Some Ferrari stories start with an engine, and the story of the very pretty little Dino road car is no exception. In the 1950s Ferrari’s development team, which included Vittorio Jano and Enzo Ferrari’s son Alfredo, were involved in a program of developing a V6 engine for racing.
Initially the unit had a capacity of 1.5-litres with a 60 degree angle between the bore centres, designed to power a Formula Two car. Subsequently the engine was altered slightly by increasing the bore centre angle to 65 degrees, and in this form the engine managed a third place in the Naples Grand Prix in 1957.
Sadly, Alfredo – or Dino as he was known – had died from leukaemia the previous year, but the pattern had been set and the racing V6 program was extended – Ferrari decreeing that, in memory of his son, all future V6 engined cars would be called Dinos. It was used in various competition cars, and in various forms, for 10 years before thought was given to using it in a road car. That was spurred by a perceived need to broaden Ferrari’s market, and a smaller car to compete with Porsche was attractive in that respect.
The next step was to slightly redesign the engine, giving it a new cylinder block which, depending on bore and stroke, could provide any capacity from 1.5 to 2.9-litres. The most successful of these were the 1.5-litre versions, which were used in Grand Prix cars, and the 2.0 and 2.5- litre engines used in F1. This, then, was the background against which the V6 engine made its name.
But then Ferrari announced that, for 1967, he would run with V8 engines in his Formula Two cars which, of course, had previously been powered by V6s. However, no sooner had this announcement been made than the rules covering F2 were issued excluding V8 power units! Not only that, but Formula Two engines had to be derivatives of production units – and that meant a minimum of 500 units available to the general public.
Not surprisingly, this put Ferrari in a difficult situation as he was not geared up for that sort of production. Indeed, he didn’t need to be. He was a specialist manufacturer of low-volume, exclusive and exciting sportscars. Then Ferrari remembered a conversation that he had with Fiat at the 1964 Turin Motor Show, which went along the lines that if Ferrari ever needed anything, all he had to do was ask. Ferrari explained that he had a V6 engine – the Dino, with a successful racing record – but that he did not have the manufacturing capacity to meet the new ruling for Formula Two.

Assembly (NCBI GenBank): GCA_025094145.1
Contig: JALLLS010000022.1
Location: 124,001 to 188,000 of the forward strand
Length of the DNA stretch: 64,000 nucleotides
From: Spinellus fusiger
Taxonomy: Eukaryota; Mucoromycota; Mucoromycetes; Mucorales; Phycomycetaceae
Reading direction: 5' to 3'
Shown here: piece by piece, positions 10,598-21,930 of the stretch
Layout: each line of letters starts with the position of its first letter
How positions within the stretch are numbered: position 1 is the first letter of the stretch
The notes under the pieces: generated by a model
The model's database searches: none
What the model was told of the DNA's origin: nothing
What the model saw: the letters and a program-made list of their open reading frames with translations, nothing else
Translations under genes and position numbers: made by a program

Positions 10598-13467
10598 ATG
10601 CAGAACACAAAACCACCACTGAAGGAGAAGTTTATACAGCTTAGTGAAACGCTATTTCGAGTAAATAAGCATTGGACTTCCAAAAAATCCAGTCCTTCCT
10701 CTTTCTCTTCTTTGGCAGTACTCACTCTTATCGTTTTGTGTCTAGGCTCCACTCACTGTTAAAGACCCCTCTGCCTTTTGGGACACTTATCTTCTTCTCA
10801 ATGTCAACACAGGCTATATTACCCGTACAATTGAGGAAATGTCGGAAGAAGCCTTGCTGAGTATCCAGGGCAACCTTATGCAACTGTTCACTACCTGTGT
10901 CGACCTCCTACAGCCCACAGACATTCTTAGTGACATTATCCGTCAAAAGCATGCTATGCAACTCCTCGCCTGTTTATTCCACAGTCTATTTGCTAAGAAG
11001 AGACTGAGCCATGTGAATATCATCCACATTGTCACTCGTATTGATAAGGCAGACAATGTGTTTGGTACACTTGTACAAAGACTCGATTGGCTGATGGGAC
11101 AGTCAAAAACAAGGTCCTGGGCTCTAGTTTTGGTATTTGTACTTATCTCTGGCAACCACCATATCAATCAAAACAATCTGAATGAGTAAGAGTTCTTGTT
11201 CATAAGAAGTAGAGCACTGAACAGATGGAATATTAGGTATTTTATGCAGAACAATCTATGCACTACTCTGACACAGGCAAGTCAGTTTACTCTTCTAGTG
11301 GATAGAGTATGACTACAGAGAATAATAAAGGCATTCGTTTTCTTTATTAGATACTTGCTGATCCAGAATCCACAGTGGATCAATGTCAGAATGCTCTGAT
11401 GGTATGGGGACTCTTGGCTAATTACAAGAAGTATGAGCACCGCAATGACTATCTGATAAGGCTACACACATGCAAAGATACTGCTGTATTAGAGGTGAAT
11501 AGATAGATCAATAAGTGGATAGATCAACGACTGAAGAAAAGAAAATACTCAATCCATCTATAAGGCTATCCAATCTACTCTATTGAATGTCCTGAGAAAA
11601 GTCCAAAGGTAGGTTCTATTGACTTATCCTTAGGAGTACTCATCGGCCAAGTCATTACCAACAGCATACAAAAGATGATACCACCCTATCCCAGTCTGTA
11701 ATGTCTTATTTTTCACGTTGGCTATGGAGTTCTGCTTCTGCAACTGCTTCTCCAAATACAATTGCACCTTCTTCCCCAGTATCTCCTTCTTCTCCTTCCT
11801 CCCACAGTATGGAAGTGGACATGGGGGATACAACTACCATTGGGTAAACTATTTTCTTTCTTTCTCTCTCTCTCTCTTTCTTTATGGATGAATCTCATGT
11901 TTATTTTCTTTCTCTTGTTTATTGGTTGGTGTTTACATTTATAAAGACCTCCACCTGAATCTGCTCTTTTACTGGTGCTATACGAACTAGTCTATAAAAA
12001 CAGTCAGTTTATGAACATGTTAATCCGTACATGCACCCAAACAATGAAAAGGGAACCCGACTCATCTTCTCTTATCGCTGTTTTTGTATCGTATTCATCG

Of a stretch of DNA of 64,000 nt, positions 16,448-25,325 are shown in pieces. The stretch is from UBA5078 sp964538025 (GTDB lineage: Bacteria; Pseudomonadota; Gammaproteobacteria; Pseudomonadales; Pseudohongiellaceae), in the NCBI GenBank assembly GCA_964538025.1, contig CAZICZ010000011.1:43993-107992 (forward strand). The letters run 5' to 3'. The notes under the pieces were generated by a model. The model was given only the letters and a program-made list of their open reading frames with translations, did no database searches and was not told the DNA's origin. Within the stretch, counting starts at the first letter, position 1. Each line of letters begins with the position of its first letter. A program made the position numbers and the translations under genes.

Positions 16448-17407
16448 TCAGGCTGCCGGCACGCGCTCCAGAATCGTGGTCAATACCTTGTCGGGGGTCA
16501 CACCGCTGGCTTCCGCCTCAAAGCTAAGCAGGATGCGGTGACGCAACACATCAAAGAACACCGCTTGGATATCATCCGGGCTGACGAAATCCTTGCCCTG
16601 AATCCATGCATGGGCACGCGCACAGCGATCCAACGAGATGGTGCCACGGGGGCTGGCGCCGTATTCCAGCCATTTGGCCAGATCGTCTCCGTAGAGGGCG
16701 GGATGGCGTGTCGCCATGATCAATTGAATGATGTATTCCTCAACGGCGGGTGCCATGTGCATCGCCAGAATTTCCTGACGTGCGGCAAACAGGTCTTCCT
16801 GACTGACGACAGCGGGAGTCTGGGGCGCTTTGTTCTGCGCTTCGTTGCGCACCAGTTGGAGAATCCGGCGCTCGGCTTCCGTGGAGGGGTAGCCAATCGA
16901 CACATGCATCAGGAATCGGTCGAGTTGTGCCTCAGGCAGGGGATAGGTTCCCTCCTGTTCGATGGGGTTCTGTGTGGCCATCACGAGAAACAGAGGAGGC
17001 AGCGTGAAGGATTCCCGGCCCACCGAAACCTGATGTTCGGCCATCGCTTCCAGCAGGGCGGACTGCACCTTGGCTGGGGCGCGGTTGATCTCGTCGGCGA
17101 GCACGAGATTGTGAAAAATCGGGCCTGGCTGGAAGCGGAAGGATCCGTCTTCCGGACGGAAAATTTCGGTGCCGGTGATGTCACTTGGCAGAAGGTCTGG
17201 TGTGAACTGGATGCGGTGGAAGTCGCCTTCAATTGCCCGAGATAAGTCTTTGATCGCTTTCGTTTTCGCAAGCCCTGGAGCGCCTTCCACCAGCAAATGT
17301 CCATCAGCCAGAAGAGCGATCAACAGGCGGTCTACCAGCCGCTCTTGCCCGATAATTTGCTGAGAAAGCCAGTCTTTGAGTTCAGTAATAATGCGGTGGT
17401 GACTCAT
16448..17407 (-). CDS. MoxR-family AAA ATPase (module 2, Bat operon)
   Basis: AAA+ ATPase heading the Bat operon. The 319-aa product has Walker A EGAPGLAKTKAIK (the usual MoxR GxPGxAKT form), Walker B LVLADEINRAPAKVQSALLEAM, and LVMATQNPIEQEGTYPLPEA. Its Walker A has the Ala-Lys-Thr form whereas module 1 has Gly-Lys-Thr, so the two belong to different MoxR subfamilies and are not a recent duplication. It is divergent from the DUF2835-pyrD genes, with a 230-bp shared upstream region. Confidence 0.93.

So as to make the V6 more suitable for production it was reworked as a twin-ohc 65-degree unit, substantially over-square with bore and stroke dimensions of 85mm x 57mm, to give a capactiy of 1987cc. It was rated as 135kW at 8000rpm. The first prototype car was shown by Pininfarina in 1965, and the second, somewhat modified and rationalised for possible production, was shown in the following year. In its original form the car had the engine installed longitudinally, but in the final version it was mounted transversely ahead of the rear axle line. Double wishbone and coil spring suspension was used and relatively large disc brakes were fitted. Also this was the first road car built by Ferrari to have rack and pinion steering.
When mass production began there were some misgivings about making a cheaper Ferrari, and at the same time Fiat also introduced a Bertone-styled Dino coupe and later a Pininfarina-styled Dino convertible. That ensured that the V6 was produced in quantity, but in a modified form. Primarily, the Fiat cylinder blocks were cast in iron rather than in light alloy, and both bore and stroke were opened out to give a capacity of 2418cc. In this form, maximum power of 145kW was achieved at a slightly lower engine speed of 7600rpm.
Ferrari production of the Dino 206GT was low, but soon increased when the Fiat engine was adopted for 1969 and sheet steel bodywork substituted for the hand-shaped aluminium panels of the 206GT. Other changes increased the overall dimensions slightly, but to all outward appearances the models were identical. The only substantial change before production ended in 1974 was the introduction of a Targa-top 246GTS in 1972. The 246 was never developed for competition as the 206 had been.
Because of its weight – it tipped the scales at 1090kg – its maximum speed of 238 km/h was no quicker than its rivals. In other respects its overall handling qualities, as well as braking, traction and cockpit comfort were excellent. Production in six years totalled 3900 cars, almost a third of them GTS cabriolets.